Housing is the biggest social issue afflicting the city of Anaheim and the larger Los Angeles metropolitan area. The city of Anaheim is experiencing a population growth and deindustrialization, which is pressuring residential development. Moreover, the bungalows that dominate the residential buildings are becoming more expensive for the struggling middle-class in the current economic environment. As such, it lacks high-density residential buildings that can address the high rents and homelessness. Indeed, this problem is characteristic of the changing functionality of cities due to global forces, which presents reconfiguration challenges that are often resolved using redevelopment.
Smart city planning can help reorder and redevelop the vacant spaces and structures left by the exited industries in Anaheim city. Smart city planning that employs big data analytics to design the residential and commercial buildings, while projecting the technological development in the community to improve the city’s livability and sustainability (Rathore et al., 2017). The conservations of space and open areas alongside the maintaining the mixed urban living model of the city could benefit from integrated residential and commercial buildings that are resilient to changes in functionality without compromising land use. Moreover, smart city planning would accommodate the imminent internet-of-things, which is already being embraced by many modern Americans, albeit in varying degrees. In this case, provisions for online shopping of groceries, monitoring of pollution, electric car infrastructure are some of the benefits that would be delivered by smart city planning.
Modern cities such as Anaheim in Los Angeles epitomize the challenges experienced in modern urbanized communities. Globalization and local dynamics are changing the functionalities of many cities, with their economic viability being endangered. However, focusing on the economic feasibility of neighborhoods ignores the residents who form the communities and add vibrancy to urban living. Indeed, the American middle class was most afflicted by the recent economic downturn and slow economic recovery, making city life exorbitant and almost unbearable. Besides, the political economy approach of city growth is problematic because it benefits the capitalists, while disempowering the city managers and disenchanting the residents. Indeed, the ongoing redevelopment of the Platinum Triangle presents an opportunity for applying smart city planning. The use of smart data analytics that can decipher the current and future needs of Anaheim as an extension of the Los Angeles city, can yield a livable and sustainable model that combines residential and commercial structures and spaces. This can improve the quality of urban life and serve as an example that can be emulated by other suburban cities surrounding Los Angeles. Indeed, the current city dweller is manic about technology and open to smart houses and cities. By making Anaheim smart city ready, its resilience to local and global forces would be improved greatly.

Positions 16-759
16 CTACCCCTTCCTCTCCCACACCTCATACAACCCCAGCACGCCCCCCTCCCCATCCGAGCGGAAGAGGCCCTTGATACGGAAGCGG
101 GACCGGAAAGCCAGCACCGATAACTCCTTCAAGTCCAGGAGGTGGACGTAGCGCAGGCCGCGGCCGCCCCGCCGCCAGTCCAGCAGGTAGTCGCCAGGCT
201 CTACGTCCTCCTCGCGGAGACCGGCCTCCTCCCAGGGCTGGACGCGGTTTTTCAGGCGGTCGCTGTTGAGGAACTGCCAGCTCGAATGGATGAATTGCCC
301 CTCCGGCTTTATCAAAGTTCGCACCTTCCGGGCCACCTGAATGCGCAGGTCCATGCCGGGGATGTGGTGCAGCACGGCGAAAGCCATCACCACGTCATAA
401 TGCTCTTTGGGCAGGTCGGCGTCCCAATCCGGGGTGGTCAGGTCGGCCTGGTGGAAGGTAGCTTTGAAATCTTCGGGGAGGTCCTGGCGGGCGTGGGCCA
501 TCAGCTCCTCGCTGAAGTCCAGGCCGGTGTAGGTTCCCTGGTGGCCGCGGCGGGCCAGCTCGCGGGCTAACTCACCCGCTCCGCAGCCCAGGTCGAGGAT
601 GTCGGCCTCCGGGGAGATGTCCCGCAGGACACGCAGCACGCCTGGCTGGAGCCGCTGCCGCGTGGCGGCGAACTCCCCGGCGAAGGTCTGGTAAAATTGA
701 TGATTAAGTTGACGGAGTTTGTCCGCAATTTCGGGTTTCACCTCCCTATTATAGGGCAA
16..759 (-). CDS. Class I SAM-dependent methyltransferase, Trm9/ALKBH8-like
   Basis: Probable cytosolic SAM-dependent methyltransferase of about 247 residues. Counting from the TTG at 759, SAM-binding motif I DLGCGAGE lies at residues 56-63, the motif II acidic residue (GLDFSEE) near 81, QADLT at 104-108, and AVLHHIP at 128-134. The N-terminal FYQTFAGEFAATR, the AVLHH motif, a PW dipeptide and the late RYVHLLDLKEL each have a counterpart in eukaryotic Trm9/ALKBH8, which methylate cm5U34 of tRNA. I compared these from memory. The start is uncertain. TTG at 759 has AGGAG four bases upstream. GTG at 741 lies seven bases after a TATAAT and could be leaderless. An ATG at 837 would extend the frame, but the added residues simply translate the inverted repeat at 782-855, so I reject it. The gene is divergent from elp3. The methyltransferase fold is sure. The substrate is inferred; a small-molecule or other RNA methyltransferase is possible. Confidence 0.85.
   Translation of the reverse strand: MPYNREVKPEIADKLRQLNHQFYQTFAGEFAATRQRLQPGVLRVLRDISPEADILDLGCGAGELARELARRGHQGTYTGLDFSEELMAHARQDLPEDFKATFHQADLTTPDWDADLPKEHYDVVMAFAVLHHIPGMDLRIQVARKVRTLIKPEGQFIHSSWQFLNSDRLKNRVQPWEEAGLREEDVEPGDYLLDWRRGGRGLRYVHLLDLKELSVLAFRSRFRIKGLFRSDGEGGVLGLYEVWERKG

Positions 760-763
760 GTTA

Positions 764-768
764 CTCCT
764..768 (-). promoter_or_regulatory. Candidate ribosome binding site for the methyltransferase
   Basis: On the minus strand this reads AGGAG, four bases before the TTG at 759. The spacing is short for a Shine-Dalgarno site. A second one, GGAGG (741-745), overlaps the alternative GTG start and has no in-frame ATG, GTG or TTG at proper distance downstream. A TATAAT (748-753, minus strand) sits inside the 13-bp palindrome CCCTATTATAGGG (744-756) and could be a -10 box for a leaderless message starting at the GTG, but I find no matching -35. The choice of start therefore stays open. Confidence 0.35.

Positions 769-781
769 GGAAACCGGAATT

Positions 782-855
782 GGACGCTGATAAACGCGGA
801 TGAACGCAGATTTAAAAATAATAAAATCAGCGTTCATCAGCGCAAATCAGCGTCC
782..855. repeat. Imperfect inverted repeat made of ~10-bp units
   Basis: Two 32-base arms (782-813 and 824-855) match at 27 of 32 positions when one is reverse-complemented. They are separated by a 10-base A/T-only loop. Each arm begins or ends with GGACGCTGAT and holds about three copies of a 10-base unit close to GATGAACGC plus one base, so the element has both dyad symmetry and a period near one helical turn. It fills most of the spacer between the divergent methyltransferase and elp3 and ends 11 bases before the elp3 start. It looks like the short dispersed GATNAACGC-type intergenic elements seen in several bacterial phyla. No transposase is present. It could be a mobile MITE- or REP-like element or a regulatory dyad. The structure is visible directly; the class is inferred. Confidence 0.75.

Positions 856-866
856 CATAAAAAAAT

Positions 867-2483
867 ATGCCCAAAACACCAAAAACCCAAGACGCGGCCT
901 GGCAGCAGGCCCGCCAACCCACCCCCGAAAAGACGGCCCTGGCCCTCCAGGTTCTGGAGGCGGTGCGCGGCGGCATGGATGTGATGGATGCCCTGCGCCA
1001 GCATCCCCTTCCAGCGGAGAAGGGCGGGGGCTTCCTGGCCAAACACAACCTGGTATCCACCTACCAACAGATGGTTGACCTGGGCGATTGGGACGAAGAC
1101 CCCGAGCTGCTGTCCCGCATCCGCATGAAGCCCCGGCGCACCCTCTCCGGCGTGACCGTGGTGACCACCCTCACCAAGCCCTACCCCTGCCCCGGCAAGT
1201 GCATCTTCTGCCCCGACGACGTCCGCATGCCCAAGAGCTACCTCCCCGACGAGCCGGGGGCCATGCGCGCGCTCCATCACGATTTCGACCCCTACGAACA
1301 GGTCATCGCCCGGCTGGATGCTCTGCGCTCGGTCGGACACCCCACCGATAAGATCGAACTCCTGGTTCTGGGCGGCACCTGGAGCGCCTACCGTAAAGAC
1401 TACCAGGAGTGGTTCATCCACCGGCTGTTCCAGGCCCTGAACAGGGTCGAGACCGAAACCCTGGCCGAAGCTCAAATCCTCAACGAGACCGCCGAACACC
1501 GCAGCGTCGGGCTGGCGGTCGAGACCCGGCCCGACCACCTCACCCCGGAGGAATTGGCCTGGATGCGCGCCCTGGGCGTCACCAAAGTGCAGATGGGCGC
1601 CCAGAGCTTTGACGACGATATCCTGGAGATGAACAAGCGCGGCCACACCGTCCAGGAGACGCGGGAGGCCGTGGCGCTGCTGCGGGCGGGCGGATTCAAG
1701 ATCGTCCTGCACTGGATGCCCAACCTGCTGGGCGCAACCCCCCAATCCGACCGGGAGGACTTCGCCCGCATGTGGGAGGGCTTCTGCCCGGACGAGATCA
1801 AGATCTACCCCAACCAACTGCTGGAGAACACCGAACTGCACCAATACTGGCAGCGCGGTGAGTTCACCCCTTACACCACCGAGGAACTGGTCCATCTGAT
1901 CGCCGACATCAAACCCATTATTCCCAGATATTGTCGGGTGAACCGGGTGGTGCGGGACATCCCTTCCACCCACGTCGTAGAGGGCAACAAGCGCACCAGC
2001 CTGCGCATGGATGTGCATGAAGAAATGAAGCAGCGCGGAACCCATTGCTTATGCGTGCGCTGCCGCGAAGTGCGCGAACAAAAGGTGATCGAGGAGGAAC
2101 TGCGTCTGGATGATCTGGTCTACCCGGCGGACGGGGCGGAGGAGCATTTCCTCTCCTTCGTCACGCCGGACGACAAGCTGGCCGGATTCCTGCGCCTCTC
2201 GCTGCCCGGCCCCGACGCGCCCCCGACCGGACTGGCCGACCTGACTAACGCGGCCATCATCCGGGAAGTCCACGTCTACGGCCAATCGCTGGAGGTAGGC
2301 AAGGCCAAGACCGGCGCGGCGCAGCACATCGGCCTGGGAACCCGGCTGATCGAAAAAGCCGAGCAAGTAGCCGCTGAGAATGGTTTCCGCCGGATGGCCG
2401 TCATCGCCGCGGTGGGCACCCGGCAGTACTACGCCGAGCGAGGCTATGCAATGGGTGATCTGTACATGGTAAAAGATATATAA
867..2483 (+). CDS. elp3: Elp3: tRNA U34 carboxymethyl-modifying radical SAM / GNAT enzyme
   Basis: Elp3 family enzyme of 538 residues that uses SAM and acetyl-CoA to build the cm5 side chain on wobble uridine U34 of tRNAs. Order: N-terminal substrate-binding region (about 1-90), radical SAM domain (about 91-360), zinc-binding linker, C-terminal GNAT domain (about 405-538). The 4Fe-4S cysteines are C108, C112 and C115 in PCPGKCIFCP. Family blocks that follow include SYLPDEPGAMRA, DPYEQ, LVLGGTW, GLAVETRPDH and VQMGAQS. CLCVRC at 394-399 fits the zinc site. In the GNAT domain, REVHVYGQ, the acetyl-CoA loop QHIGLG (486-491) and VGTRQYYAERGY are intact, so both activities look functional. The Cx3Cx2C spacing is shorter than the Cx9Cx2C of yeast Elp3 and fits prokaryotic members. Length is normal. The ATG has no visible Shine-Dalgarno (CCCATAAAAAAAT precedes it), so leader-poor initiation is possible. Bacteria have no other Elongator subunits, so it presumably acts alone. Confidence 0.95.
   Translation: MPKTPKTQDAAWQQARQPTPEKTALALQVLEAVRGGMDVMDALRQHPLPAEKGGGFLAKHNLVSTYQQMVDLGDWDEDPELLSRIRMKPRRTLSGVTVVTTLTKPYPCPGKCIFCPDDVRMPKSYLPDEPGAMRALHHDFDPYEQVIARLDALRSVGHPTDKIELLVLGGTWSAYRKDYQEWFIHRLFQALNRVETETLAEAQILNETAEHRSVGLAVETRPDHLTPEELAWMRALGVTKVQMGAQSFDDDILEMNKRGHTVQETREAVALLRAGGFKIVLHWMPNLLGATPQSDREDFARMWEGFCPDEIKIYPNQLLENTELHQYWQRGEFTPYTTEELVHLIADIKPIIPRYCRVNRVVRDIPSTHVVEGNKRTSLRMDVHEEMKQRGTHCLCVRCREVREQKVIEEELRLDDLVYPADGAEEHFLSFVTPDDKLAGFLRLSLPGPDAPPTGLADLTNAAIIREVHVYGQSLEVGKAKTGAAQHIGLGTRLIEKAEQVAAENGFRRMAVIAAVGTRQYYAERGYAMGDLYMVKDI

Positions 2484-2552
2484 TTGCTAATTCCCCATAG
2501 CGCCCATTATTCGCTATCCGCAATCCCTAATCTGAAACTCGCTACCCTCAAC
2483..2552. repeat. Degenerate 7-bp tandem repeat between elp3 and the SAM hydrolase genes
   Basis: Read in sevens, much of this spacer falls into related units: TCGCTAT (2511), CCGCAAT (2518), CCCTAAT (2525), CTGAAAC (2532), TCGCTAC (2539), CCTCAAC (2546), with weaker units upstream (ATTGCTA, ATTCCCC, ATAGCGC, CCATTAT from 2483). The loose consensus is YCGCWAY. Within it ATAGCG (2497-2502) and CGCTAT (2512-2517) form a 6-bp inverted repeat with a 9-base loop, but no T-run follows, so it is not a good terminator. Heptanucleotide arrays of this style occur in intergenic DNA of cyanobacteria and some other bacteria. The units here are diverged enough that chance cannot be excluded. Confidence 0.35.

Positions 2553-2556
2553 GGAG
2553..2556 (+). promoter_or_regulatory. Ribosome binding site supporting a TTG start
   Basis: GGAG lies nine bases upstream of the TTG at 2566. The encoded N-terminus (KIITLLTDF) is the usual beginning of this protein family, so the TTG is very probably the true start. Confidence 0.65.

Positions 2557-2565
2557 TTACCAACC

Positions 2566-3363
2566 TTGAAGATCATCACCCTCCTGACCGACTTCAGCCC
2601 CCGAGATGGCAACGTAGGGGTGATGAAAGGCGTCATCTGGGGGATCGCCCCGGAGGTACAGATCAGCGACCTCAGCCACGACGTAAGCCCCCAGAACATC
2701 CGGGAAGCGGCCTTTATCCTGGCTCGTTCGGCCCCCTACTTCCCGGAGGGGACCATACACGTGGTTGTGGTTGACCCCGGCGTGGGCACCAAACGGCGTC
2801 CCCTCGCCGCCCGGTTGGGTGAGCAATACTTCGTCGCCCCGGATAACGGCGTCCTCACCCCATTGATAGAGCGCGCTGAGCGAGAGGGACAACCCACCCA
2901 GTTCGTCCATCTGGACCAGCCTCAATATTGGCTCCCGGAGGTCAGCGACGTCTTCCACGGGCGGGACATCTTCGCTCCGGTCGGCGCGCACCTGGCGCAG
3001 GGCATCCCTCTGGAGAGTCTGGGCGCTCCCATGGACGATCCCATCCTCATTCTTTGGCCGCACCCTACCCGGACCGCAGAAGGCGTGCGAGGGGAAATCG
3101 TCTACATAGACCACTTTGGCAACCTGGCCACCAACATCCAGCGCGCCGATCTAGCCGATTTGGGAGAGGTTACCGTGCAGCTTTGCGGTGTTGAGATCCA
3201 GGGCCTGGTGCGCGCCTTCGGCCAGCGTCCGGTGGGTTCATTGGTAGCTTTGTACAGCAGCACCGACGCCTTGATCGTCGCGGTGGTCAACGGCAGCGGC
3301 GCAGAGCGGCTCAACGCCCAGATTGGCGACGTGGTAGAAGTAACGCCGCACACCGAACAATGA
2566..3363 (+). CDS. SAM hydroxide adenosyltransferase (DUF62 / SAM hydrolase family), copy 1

Dierwechter, Y. (2017). Urban Sustainability through smart growth: Intercurrence, planning, and geographies of regional development across Greater Seattle. New York, NY: Springer.
Pagano, M. A. (Ed.). (2015). The return of the neighborhood as an urban strategy. Champaign, IL: University of Illinois Press.
Palen, J. J. (1992). The Urban World. New York: McGraw-Hill.
Park, Y., & Rogers, G. O. (2015). Neighborhood planning theory, guidelines, and research: Can area, population, and boundary guide conceptual framing? Journal of Planning Literature, 30(1), 18-36.
Rathore, M. M., Paul, A., Ahmad, A., & Jeon, G. (2017). IoT-based big data: from smart city towards next generation super city planning. International Journal on Semantic Web and Information Systems (IJSWIS), 13(1), 28-47.